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Author: aj485 Big gold star, 5000 posts Feste Award Nominee! Old School Fool Add to my Favorite Fools Ignore this person (you won't see their posts anymore) Number: of 310533  
Subject: Re: Settlement Date: 1/4/2013 5:47 PM
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Can't he just hide the savings in an online brokerage, wherein he holds shares of readily marketable stocks?

If s/he were willing to do so, yes. In the past, the attitude has been "Everything in the brokerage account MUST BE INVESTED" and "Once purchased, investments CANNOT BE SOLD to generate cash for emergencies/expenses"

I mean the kid lives with his parents and has about a hundred thousand dollars saved up.

Yes, but s/he is unwilling to spend anything on expenses other than money directly from their paycheck. Which is fine, until you get severely injured in a car accident, and would be physically better off taking a leave of absence and, because you have no short term disability coverage, you would not get a paycheck for a few weeks. But because you're not willing to spend anything from the 'savings/investment' pile, you go back to work before you should. If there had been a few thousand in a designated 'emergency fund' that could be used when an actual 'bad thing' (like a car accident) happened, then maybe the OP would not have risked their health to return to work.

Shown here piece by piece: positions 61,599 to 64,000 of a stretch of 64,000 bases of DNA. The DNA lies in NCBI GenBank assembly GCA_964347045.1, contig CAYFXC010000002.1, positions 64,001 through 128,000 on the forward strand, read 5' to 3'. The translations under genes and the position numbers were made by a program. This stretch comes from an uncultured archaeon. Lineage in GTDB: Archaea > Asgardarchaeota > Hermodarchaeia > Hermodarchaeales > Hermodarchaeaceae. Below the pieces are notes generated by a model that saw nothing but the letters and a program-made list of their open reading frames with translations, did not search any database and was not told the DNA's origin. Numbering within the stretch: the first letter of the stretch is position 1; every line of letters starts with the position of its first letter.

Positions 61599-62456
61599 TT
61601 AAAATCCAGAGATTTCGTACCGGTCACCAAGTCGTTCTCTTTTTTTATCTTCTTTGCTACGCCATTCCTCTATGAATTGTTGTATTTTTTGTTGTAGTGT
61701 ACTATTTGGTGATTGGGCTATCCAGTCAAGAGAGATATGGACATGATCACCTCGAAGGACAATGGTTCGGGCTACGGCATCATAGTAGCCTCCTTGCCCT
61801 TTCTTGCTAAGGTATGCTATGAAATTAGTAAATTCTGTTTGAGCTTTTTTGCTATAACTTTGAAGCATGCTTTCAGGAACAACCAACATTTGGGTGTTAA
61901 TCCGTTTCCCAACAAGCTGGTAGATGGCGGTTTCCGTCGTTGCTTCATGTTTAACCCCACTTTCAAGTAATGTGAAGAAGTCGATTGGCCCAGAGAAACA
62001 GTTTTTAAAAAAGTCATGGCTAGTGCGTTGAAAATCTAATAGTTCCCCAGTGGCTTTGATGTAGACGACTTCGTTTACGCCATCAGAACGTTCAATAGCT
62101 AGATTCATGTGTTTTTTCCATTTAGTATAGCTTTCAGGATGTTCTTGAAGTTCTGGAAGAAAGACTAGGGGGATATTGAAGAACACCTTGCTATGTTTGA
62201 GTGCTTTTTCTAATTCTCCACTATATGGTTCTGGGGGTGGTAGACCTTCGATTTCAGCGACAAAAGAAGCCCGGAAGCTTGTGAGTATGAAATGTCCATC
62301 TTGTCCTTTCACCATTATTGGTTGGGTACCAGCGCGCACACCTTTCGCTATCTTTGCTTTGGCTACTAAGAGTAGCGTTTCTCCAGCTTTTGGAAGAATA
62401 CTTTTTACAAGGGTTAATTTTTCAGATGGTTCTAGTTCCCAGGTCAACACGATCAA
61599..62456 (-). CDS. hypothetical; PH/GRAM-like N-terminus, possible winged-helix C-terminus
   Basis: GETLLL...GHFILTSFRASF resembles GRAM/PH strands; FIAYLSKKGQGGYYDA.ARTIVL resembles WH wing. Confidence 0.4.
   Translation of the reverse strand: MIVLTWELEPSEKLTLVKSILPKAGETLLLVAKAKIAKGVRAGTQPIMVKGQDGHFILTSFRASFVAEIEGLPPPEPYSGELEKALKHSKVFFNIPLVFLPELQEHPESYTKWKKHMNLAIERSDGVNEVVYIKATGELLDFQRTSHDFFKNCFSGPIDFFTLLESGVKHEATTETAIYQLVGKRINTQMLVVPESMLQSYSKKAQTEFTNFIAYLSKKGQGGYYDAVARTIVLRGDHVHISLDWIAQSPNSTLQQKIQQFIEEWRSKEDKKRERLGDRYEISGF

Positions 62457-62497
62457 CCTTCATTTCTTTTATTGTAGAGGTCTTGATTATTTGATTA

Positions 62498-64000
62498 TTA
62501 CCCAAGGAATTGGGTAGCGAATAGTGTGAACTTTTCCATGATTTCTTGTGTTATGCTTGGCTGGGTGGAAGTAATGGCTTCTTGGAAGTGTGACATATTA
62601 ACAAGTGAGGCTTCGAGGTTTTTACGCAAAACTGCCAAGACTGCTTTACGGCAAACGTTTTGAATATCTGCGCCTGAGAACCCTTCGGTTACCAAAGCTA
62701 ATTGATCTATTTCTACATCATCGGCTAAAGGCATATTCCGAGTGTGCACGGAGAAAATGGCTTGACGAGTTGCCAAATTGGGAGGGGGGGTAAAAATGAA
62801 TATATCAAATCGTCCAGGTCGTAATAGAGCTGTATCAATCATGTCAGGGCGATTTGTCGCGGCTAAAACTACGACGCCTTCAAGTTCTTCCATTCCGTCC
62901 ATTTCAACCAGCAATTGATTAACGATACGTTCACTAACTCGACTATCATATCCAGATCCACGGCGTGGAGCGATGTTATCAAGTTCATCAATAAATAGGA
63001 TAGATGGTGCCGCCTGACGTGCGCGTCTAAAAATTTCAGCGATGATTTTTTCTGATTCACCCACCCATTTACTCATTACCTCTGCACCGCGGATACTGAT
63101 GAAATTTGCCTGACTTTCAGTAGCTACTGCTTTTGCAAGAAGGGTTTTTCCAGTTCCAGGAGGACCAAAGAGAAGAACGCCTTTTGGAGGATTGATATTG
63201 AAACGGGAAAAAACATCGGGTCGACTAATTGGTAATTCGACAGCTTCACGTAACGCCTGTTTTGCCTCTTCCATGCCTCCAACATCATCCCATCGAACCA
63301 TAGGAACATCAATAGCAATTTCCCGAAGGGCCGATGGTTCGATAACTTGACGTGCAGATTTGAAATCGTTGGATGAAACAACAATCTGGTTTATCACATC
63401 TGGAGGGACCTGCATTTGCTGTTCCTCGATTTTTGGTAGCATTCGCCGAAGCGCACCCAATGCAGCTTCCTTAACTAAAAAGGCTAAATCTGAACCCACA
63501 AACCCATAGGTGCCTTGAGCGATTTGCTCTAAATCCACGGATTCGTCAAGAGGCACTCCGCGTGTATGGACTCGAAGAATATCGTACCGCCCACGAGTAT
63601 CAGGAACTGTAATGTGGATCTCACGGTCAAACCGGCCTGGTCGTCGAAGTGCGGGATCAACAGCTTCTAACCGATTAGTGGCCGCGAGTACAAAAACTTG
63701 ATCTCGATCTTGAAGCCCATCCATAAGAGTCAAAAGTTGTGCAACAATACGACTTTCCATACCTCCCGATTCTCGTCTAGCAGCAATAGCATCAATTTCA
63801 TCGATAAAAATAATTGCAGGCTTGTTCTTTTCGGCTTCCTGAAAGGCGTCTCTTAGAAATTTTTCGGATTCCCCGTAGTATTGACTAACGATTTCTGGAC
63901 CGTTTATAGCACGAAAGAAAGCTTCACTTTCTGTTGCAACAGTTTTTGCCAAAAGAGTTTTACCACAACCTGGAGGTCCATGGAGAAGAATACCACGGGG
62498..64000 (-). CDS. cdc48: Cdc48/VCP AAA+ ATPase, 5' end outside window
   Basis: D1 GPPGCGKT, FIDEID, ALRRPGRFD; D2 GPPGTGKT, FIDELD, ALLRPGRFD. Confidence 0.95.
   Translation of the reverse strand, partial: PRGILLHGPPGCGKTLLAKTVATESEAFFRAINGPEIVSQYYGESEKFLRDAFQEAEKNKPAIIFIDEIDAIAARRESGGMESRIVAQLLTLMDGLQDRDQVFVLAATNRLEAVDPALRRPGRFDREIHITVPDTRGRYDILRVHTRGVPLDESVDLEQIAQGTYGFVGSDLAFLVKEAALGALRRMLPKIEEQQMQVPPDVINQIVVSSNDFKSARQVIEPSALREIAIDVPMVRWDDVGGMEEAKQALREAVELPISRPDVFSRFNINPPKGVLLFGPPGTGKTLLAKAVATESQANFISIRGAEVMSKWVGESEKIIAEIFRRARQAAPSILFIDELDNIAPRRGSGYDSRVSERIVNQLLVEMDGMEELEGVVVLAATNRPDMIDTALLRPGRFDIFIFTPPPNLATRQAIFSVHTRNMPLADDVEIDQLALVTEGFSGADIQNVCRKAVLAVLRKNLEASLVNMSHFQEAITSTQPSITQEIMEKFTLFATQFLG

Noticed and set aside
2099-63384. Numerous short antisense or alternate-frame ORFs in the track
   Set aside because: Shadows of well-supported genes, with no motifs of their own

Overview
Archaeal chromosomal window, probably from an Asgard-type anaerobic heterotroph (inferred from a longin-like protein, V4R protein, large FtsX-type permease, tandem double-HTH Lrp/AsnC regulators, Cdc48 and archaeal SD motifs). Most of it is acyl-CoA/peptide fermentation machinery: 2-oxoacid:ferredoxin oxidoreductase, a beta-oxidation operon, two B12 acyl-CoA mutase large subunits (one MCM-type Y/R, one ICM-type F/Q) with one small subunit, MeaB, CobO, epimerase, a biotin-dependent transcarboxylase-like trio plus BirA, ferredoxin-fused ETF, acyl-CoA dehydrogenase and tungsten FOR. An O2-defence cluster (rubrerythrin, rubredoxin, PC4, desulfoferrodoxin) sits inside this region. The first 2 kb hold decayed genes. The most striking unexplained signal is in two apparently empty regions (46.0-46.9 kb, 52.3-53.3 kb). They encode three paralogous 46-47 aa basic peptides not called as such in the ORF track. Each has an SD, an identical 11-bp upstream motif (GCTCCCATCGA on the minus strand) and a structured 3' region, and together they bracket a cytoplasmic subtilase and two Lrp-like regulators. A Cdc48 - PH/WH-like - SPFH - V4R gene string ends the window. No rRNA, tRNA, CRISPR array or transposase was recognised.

And this drama occurs EVERY TIME there is any expense (car repairs, doctor's bills, new tires, etc.) that's not readily covered by the paycheck, followed by savings secured borrowing to pay the expense off, adding to the expenses that the already limited paycheck must cover.

Yes, it's crazy for someone who has $100k in savings and investments to force themselves to live paycheck to paycheck, and borrow money for expenses that should be foreseen (like car repairs, doctor's bills, new tires, etc.), just so they don't touch any of their savings/investments. But that's what this poster has chosen to do. And since they have then chosen this forum to rant about their mostly self-inflicted financial troubles, we get to rant back.

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